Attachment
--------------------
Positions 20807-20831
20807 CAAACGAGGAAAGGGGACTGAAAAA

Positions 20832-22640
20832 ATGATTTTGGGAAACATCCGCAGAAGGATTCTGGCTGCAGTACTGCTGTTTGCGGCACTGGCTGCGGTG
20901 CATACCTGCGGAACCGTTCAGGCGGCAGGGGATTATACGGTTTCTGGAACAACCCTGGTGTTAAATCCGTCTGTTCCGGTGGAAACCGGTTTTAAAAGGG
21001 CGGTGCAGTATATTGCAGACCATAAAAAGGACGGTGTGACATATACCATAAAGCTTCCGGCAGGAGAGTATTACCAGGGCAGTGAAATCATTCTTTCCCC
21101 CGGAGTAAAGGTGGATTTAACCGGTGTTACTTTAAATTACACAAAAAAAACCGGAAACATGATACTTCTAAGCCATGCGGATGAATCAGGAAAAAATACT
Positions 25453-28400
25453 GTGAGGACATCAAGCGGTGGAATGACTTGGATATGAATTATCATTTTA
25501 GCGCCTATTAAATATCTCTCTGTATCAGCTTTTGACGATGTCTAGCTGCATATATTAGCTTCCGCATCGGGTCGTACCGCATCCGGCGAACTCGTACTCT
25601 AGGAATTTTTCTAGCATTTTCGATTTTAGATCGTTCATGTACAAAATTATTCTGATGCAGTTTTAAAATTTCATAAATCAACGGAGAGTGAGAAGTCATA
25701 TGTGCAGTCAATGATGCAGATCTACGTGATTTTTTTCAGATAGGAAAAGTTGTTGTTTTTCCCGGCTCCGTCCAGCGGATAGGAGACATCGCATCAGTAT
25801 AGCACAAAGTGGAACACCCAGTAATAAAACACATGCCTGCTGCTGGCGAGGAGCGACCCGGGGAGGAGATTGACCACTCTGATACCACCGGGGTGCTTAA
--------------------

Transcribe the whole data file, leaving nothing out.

Positions 20807-20831
20807 CAAACGAGGAAAGGGGACTGAAAAA

Positions 20832-22640
20832 ATGATTTTGGGAAACATCCGCAGAAGGATTCTGGCTGCAGTACTGCTGTTTGCGGCACTGGCTGCGGTG
20901 CATACCTGCGGAACCGTTCAGGCGGCAGGGGATTATACGGTTTCTGGAACAACCCTGGTGTTAAATCCGTCTGTTCCGGTGGAAACCGGTTTTAAAAGGG
21001 CGGTGCAGTATATTGCAGACCATAAAAAGGACGGTGTGACATATACCATAAAGCTTCCGGCAGGAGAGTATTACCAGGGCAGTGAAATCATTCTTTCCCC
21101 CGGAGTAAAGGTGGATTTAACCGGTGTTACTTTAAATTACACAAAAAAAACCGGAAACATGATACTTCTAAGCCATGCGGATGAATCAGGAAAAAATACT
Positions 25453-28400
25453 GTGAGGACATCAAGCGGTGGAATGACTTGGATATGAATTATCATTTTA
25501 GCGCCTATTAAATATCTCTCTGTATCAGCTTTTGACGATGTCTAGCTGCATATATTAGCTTCCGCATCGGGTCGTACCGCATCCGGCGAACTCGTACTCT
25601 AGGAATTTTTCTAGCATTTTCGATTTTAGATCGTTCATGTACAAAATTATTCTGATGCAGTTTTAAAATTTCATAAATCAACGGAGAGTGAGAAGTCATA
25701 TGTGCAGTCAATGATGCAGATCTACGTGATTTTTTTCAGATAGGAAAAGTTGTTGTTTTTCCCGGCTCCGTCCAGCGGATAGGAGACATCGCATCAGTAT
25801 AGCACAAAGTGGAACACCCAGTAATAAAACACATGCCTGCTGCTGGCGAGGAGCGACCCGGGGAGGAGATTGACCACTCTGATACCACCGGGGTGCTTAA